Another point involves Open Source Intelligence (OSINT), a term from the world of intelligence services. With the goal of intelligence gathering, information is collected from freely available sources. Pentesters search these sources for publicly available information on internal resources as well as relevant information outside the organization (e.g., publicly available metadata). Accordingly, a knowledge of OSINT information helps identify vulnerabilities and prevent cyberattacks.
In addition, pentesters should also have personal skills and attributes, such as the ability to think in a structured and logical manner. The pentester does not work through a strict protocol. Rather, he must react to the situation at hand and act accordingly. The quality of a pentest essentially depends on the tester's skills. A pentester should identify as many (serious) vulnerabilities that endanger the environment as possible in the given time budget. This also includes prioritizing, thinking oneself into attackers, recognizing correlations and evaluating them.
What attack techniques and tools do penetration testers use?
In their work, pentesters draw on a variety of different techniques and tools. Each penetration test is different and requires a customized approach, although there are some standardized frameworks to achieve reproducibility and comparability between pentests. This is precisely what makes this profession so exciting and varied.
Some of the tools and techniques fall into areas that are actually prohibited by law. However, their use is still legal, as there is prior consultation with the customer and the customer is informed about the pentests. These include, above all, attacks on networks and data.
The most important tools include programs for penetration tests and vulnerability analyses. There is special software for this, such as Bloodhound or Metasploit. These programs are used to validate security vulnerabilities (e.g. by exploitation) or to visualize the structures of Active Directory networks. The Nmap port scanner can be used to scan and evaluate hosts in a computer network.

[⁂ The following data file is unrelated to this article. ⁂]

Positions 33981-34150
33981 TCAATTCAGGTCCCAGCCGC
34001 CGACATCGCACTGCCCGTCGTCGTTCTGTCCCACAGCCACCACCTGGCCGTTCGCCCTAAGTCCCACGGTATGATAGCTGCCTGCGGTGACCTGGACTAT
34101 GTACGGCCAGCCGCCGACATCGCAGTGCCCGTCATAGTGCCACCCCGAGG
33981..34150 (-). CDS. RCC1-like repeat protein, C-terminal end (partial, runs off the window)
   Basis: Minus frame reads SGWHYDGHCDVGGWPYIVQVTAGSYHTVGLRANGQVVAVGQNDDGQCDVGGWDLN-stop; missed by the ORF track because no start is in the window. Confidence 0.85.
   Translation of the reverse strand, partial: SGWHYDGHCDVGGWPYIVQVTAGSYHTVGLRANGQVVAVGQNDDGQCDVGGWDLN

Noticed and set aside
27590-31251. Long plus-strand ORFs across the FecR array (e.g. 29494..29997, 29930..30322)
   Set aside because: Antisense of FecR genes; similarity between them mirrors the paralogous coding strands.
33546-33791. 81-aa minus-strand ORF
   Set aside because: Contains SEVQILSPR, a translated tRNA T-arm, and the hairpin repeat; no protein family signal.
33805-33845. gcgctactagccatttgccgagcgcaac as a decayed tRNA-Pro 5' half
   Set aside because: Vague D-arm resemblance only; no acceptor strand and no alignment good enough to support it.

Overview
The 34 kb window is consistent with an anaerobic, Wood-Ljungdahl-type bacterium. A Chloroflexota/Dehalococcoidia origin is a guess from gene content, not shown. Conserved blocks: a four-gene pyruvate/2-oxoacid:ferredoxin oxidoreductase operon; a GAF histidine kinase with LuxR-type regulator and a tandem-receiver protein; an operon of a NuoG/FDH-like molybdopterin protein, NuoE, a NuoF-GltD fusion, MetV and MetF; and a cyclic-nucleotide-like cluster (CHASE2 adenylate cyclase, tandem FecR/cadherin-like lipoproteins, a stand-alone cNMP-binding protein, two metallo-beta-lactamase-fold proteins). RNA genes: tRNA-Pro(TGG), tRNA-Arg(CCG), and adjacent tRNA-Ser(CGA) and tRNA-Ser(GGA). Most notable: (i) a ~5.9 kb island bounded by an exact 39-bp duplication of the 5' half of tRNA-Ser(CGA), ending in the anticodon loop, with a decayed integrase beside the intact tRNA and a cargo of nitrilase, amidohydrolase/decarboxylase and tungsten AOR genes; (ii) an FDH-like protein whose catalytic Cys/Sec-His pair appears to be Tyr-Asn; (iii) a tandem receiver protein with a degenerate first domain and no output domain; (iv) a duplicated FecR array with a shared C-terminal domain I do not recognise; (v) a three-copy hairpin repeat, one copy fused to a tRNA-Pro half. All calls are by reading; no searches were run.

However, pentesters do not only use technical systems. In some tests, components from the field of social engineering are also used. In addition to sending e-mails or making targeted phone calls, this also involves checking physical security. Here, the pentester may try to enter a company's premises in person to check whether server rooms are sufficiently secured or whether it is possible to gain access to the network via an unprotected Ethernet connection.
How to become a penetration tester?
In addition to a suitable background in technical IT - and, in the best case, experience in IT security - enjoying technical challenges and a fascination with offensive IT security are important prerequisites for a career as a pentester. The appropriate mindset is also important, as it's primarily about solving technical challenges that no one has come up with before and creatively getting a system to do something it's not actually designed to do. Platforms such as Hack-the-box, VulnHub or TryHackMe allow real and practical hacking challenges to be carried out. Therefore, it is not surprising that many pentesters started as self-taught hackers in the field before becoming professionally active in the field, e.g., through lecture series at hacker conferences and/or through community work.
Another way to start a career as a pentester is to acquire the appropriate certificates (such as Offensive Security Certified Professional (OSCP) or Offensive Security Web Expert (OSWE)). However, the permanent and also self-taught will for further education remains indispensable if you want to become a successful pentester.
The article "I think like a hacker - Why I chose the profession of a pentester!" provides exciting insights into the everyday life of a pentester at secion.
Conclusion about the profession of a penetration tester
Becoming a pentester is by no means a classic career choice, but it is a challenging and varied job with great responsibility in the field of cybersecurity consulting. The path to such a position is not easy, as there is no defined training or study path. Also, the job is not suitable for everyone. A pentester needs extensive knowledge in dealing with a wide variety of server environments and, at the same time, a good imagination in order to independently identify possible points of attack. However, anyone who is interested in IT security in general and continues their education with suitable training courses has a good chance of making it into the industry. The important things are: the right mindset, frustration tolerance, a certain playfulness and the permanent will to continue training!